Employees made us who we are, they are equal owners: Freshworks CEO

Topics Freshworks | IPOs | SaaS industry

Girish Mathrubootham, Founder & CEO, Freshworks
After a “superstar” initial public offering (IPO) at the Nasdaq, which made 12 per cent of the company’s employees crorepatis overnight, Freshworks founder and Chief Executive Officer (CEO) GIRISH MATHRUBOOTHAM says employees are equal owners of his company. In an exclusive interview with Shine Jacob, he shares his views on the journey so far, what his IPO means to the SaaS (software as a system) ecosystem in India, and the road ahead for $85-million venture capital fund Together, launched by him. Edited excerpts:


On your debut day itself, your market cap crossed $13 billion. Looking back, how are you seeing the growth story of Freshworks?


We’re humbled by the market response and proud to be the first B2B SaaS company from India to go public on the global stage. We look forward to building Freshworks for the long haul. It has been a memorable journey, one that we will continue together as the Freshworks kudumba (family).


More than 500 of your employees or over 12 per cent of the 4,300 employees became crorepatis overnight. How do you assess this achievement? You have said it is not just the founders who should be richer.


Our employees have made us who we are and are equal owners of Freshworks. We are glad we have been able to share the wealth with them.


Along with Manav Garg, founder and CEO of cloud platform Eka Software, you recently launched a $85-million venture-capital fund called Together. What was the vision behind coming up with the fund?


Together is an early-stage, venture-capital fund to help India’s best entrepreneurs build, scale and win together to establish India as a product nation. It’s more than a fund — it’s a way to pay it forward to the start-up community and is designed to be “founder-first”. While financial returns matter, that is secondary to the fund’s primary imperative to ensure that it does right by the founder at all times, operating on the simple, but often forgotten, belief that what is good for the founder is good for the company and ultimately good for investors.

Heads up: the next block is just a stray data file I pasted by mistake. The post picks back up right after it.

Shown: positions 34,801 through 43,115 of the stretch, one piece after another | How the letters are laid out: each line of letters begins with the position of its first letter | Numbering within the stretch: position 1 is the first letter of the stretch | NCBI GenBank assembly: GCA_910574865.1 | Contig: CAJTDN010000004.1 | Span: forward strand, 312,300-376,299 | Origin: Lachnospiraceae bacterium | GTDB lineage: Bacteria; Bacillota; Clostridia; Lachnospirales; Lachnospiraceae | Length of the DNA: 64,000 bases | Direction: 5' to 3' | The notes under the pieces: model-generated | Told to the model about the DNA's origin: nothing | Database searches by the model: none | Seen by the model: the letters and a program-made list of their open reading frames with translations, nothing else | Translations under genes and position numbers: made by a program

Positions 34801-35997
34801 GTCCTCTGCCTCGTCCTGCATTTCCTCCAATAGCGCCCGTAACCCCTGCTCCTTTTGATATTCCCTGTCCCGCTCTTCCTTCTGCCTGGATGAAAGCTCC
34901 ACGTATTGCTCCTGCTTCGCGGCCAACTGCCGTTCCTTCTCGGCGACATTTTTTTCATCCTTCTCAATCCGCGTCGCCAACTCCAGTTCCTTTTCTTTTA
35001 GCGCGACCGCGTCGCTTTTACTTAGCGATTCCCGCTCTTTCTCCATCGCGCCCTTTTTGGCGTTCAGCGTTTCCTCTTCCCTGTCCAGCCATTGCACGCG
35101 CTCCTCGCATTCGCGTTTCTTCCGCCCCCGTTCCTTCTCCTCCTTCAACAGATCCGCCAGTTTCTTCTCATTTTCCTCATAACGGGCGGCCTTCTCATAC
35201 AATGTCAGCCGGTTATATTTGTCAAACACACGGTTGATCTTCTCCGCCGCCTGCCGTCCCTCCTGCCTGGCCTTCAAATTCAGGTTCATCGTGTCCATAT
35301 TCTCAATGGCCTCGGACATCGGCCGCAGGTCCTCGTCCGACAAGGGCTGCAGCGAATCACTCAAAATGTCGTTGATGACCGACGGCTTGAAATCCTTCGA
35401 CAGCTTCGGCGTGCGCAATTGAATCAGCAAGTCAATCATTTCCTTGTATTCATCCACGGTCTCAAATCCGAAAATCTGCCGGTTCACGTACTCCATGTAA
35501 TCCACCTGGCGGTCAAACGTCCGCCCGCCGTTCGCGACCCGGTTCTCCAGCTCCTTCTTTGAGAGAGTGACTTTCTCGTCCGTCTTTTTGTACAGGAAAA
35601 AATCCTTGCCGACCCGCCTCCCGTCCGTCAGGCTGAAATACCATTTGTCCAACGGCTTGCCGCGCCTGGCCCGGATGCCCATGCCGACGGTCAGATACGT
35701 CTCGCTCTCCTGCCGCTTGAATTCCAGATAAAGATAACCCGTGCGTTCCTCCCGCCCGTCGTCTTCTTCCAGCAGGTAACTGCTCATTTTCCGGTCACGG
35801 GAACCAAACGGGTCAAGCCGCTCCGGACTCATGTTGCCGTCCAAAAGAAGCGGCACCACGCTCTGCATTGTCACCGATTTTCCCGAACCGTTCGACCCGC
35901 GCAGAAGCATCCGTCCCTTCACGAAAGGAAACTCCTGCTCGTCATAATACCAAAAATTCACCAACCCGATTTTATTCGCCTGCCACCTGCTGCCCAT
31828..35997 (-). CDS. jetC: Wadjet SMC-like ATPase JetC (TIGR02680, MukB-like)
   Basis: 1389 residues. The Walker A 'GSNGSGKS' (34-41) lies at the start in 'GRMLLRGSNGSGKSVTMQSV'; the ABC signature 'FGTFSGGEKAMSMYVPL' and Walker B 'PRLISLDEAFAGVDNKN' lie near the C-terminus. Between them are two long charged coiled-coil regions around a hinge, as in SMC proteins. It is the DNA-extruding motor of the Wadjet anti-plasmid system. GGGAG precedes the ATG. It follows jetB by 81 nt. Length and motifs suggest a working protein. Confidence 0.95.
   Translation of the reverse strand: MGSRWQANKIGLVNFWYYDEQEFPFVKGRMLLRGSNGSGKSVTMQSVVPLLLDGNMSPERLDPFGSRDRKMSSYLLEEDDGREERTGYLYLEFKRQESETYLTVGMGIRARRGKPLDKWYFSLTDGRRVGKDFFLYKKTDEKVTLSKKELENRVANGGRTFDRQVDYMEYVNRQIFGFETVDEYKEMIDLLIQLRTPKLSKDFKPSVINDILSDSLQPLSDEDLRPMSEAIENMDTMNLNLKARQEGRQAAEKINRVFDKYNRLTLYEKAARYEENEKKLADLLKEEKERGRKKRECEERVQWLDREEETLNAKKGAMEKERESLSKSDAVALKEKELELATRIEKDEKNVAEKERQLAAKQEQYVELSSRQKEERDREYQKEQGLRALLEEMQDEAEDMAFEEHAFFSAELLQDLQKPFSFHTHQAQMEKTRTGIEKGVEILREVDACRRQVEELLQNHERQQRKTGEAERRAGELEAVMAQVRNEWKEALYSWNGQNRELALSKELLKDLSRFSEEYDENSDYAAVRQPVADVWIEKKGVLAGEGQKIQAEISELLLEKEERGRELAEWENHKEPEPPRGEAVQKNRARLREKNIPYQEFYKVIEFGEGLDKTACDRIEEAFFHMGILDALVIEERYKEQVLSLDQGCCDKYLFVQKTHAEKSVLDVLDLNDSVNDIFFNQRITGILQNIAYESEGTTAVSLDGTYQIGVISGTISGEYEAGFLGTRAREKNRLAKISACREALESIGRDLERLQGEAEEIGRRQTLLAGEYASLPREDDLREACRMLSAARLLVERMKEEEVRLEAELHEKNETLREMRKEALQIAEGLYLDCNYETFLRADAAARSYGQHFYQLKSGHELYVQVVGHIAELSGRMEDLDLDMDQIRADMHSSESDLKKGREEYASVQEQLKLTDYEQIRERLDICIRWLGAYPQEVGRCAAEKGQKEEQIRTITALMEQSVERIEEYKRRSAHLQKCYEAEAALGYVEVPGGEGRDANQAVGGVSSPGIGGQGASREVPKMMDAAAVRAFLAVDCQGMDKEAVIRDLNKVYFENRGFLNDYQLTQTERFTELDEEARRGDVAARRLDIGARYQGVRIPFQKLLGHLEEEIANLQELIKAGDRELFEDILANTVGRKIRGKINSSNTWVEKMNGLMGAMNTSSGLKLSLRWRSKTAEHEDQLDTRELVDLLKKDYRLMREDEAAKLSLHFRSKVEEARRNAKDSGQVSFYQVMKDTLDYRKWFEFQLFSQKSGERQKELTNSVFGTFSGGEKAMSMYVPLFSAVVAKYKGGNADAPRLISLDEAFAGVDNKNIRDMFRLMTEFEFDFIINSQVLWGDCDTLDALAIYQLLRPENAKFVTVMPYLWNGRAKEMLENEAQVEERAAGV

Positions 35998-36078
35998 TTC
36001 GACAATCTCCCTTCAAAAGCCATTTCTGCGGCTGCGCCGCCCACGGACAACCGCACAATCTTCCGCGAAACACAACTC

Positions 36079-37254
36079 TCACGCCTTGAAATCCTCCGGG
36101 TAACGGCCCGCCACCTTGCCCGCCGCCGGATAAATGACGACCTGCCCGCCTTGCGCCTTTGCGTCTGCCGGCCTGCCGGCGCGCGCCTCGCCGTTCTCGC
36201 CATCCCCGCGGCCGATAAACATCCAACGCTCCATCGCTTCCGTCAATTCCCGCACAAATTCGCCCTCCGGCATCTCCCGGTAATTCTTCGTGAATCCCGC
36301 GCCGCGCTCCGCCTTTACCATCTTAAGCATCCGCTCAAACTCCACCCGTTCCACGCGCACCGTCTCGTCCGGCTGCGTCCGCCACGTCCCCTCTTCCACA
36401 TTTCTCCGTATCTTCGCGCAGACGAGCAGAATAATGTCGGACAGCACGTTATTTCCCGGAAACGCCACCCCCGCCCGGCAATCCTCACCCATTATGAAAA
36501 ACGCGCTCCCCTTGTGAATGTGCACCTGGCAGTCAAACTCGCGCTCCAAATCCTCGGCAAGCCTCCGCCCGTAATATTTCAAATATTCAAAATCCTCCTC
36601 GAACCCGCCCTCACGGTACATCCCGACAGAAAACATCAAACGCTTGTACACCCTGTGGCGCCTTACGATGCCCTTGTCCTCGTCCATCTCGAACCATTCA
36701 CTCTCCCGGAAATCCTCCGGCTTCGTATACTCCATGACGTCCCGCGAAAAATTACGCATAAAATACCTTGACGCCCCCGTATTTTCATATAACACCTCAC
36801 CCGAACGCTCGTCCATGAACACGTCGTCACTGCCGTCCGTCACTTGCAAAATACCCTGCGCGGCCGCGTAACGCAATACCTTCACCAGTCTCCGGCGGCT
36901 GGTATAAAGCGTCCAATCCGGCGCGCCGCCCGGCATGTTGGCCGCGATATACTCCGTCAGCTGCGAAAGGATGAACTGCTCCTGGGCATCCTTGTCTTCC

After the “Superstar” IPO, what is your next major goal in business and what are the important benchmarks you have set for the next few years?


I cannot comment on financial benchmarks. As a company, we will continue to scale and invest in innovation, including our vision for a new product experience that breaks down data silos and creates unified experiences. We’re designing products now for a future where businesses are ready to embrace our vision of a unified customer cloud —and someday, a unified employee cloud. In the meantime, we continue to execute, build our business, and focus on delighting our customers.


How do you see growth prospects for the SaaS eco-system after the pandemic?


The pandemic accelerated digitisation, which is here to stay. There has been a behavioural shift -- everything is online and digital. I don’t see this changing anytime soon and B2B SaaS companies will benefit from this accelerated push towards digitisation.


For the Indian SaaS ecosystem and for growing entrepreneurs, what are the key takeaways from Freshworks’ story?


If anything, it will show entrepreneurs that it is possible to succeed listing in the US as well as in India (as Zomato and multiple other IPOs have portrayed recently). The important takeaway from Freshworks is that you have to focus on the right things first. We invested in our products and they are carrying us now. If you get the ingredients right, it is just a matter of execution.


What are the major changes we can expect in your business strategy and product portfolio after the current listing?


It is business as usual. We have been operating like a public company for the past few quarters and will continue to do so.

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